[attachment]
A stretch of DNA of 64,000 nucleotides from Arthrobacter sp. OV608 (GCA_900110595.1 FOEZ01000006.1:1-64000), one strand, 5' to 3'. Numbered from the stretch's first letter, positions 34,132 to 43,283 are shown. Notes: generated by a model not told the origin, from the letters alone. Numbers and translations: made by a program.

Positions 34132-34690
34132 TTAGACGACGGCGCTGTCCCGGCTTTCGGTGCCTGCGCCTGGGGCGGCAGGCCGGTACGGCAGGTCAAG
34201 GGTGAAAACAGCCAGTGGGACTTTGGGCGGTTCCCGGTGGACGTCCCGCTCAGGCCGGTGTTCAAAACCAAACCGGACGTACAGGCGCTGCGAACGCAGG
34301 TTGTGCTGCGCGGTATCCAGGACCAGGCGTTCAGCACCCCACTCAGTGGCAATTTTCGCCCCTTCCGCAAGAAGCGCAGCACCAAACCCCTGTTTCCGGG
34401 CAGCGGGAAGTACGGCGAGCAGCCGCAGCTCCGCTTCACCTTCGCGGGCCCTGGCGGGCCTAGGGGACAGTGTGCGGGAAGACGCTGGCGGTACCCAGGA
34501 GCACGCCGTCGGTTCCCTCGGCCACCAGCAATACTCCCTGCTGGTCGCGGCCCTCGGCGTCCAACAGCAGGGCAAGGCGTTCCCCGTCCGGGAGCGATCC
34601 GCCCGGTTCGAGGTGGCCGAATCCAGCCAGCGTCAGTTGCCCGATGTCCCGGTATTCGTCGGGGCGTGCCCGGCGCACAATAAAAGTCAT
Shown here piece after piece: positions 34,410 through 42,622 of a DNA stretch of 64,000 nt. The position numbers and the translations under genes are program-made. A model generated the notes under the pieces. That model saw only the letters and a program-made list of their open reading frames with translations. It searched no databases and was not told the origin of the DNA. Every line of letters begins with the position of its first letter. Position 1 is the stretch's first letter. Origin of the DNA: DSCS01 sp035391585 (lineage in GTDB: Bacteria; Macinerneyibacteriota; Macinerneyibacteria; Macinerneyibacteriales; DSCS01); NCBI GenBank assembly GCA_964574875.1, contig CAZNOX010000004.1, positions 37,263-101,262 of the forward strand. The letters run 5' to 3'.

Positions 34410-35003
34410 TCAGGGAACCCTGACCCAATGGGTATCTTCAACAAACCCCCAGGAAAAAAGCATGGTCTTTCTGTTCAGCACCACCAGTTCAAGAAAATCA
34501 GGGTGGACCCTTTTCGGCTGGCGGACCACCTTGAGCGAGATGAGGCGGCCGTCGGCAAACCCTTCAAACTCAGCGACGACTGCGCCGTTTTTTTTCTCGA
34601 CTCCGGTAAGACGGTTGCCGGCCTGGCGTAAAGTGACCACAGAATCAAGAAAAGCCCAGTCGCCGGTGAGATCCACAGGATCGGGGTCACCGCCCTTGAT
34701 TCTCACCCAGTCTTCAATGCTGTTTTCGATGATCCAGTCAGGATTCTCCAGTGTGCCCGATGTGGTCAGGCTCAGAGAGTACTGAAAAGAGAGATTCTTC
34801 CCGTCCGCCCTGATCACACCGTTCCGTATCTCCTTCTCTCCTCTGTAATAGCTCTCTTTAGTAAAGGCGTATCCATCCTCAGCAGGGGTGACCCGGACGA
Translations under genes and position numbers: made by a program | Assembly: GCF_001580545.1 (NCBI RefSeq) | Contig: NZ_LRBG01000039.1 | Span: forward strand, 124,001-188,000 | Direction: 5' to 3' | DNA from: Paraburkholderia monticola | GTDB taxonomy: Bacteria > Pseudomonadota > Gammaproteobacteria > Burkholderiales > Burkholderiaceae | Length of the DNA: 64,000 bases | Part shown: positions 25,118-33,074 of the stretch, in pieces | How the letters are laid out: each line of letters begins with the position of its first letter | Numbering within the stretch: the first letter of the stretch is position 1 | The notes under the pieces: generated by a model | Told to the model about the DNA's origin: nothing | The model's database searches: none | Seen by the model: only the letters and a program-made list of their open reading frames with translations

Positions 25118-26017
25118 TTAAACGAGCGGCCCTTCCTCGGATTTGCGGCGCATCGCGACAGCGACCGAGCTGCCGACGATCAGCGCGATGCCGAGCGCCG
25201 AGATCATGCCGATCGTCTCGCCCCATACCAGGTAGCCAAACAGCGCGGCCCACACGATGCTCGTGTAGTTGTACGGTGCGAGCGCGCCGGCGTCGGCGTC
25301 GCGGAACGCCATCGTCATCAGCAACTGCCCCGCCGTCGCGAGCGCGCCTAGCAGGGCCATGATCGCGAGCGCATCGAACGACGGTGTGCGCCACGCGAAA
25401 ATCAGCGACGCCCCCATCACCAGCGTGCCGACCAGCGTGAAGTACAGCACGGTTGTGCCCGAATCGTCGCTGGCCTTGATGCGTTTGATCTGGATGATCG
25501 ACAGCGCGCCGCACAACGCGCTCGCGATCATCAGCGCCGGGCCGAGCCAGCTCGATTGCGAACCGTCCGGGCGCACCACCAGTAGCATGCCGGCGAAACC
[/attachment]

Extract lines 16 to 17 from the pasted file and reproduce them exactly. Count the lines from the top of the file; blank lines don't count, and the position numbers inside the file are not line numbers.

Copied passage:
Translations under genes and position numbers: made by a program | Assembly: GCF_001580545.1 (NCBI RefSeq) | Contig: NZ_LRBG01000039.1 | Span: forward strand, 124,001-188,000 | Direction: 5' to 3' | DNA from: Paraburkholderia monticola | GTDB taxonomy: Bacteria > Pseudomonadota > Gammaproteobacteria > Burkholderiales > Burkholderiaceae | Length of the DNA: 64,000 bases | Part shown: positions 25,118-33,074 of the stretch, in pieces | How the letters are laid out: each line of letters begins with the position of its first letter | Numbering within the stretch: the first letter of the stretch is position 1 | The notes under the pieces: generated by a model | Told to the model about the DNA's origin: nothing | The model's database searches: none | Seen by the model: only the letters and a program-made list of their open reading frames with translations

Positions 25118-26017